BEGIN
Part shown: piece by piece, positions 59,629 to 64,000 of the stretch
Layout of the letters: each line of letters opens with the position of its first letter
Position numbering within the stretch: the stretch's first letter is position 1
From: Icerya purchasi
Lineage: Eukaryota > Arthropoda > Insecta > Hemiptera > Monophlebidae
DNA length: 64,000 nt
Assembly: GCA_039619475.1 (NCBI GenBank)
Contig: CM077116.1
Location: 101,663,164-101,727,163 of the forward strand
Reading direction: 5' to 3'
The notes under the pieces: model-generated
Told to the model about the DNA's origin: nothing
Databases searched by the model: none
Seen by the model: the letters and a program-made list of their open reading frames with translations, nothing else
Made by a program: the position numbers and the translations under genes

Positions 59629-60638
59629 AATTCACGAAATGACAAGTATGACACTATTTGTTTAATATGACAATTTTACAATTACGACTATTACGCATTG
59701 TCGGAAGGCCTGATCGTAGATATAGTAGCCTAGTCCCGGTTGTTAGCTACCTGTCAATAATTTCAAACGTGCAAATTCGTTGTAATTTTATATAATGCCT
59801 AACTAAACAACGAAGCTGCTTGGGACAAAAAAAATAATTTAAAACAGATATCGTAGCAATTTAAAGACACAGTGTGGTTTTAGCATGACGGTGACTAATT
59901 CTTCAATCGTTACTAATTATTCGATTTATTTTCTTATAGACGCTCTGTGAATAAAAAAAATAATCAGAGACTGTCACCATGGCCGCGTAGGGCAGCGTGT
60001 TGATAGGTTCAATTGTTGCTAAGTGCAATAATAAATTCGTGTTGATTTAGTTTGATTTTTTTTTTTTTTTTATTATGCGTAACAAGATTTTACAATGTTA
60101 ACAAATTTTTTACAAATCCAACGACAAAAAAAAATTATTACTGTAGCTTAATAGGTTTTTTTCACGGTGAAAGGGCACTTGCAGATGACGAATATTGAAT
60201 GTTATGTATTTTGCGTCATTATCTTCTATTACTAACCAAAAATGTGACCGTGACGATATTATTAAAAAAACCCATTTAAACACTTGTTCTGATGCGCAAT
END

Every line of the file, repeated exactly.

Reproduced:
Part shown: piece by piece, positions 59,629 to 64,000 of the stretch
Layout of the letters: each line of letters opens with the position of its first letter
Position numbering within the stretch: the stretch's first letter is position 1
From: Icerya purchasi
Lineage: Eukaryota > Arthropoda > Insecta > Hemiptera > Monophlebidae
DNA length: 64,000 nt
Assembly: GCA_039619475.1 (NCBI GenBank)
Contig: CM077116.1
Location: 101,663,164-101,727,163 of the forward strand
Reading direction: 5' to 3'
The notes under the pieces: model-generated
Told to the model about the DNA's origin: nothing
Databases searched by the model: none
Seen by the model: the letters and a program-made list of their open reading frames with translations, nothing else
Made by a program: the position numbers and the translations under genes

Positions 59629-60638
59629 AATTCACGAAATGACAAGTATGACACTATTTGTTTAATATGACAATTTTACAATTACGACTATTACGCATTG
59701 TCGGAAGGCCTGATCGTAGATATAGTAGCCTAGTCCCGGTTGTTAGCTACCTGTCAATAATTTCAAACGTGCAAATTCGTTGTAATTTTATATAATGCCT
59801 AACTAAACAACGAAGCTGCTTGGGACAAAAAAAATAATTTAAAACAGATATCGTAGCAATTTAAAGACACAGTGTGGTTTTAGCATGACGGTGACTAATT
59901 CTTCAATCGTTACTAATTATTCGATTTATTTTCTTATAGACGCTCTGTGAATAAAAAAAATAATCAGAGACTGTCACCATGGCCGCGTAGGGCAGCGTGT
60001 TGATAGGTTCAATTGTTGCTAAGTGCAATAATAAATTCGTGTTGATTTAGTTTGATTTTTTTTTTTTTTTTATTATGCGTAACAAGATTTTACAATGTTA
60101 ACAAATTTTTTACAAATCCAACGACAAAAAAAAATTATTACTGTAGCTTAATAGGTTTTTTTCACGGTGAAAGGGCACTTGCAGATGACGAATATTGAAT
60201 GTTATGTATTTTGCGTCATTATCTTCTATTACTAACCAAAAATGTGACCGTGACGATATTATTAAAAAAACCCATTTAAACACTTGTTCTGATGCGCAAT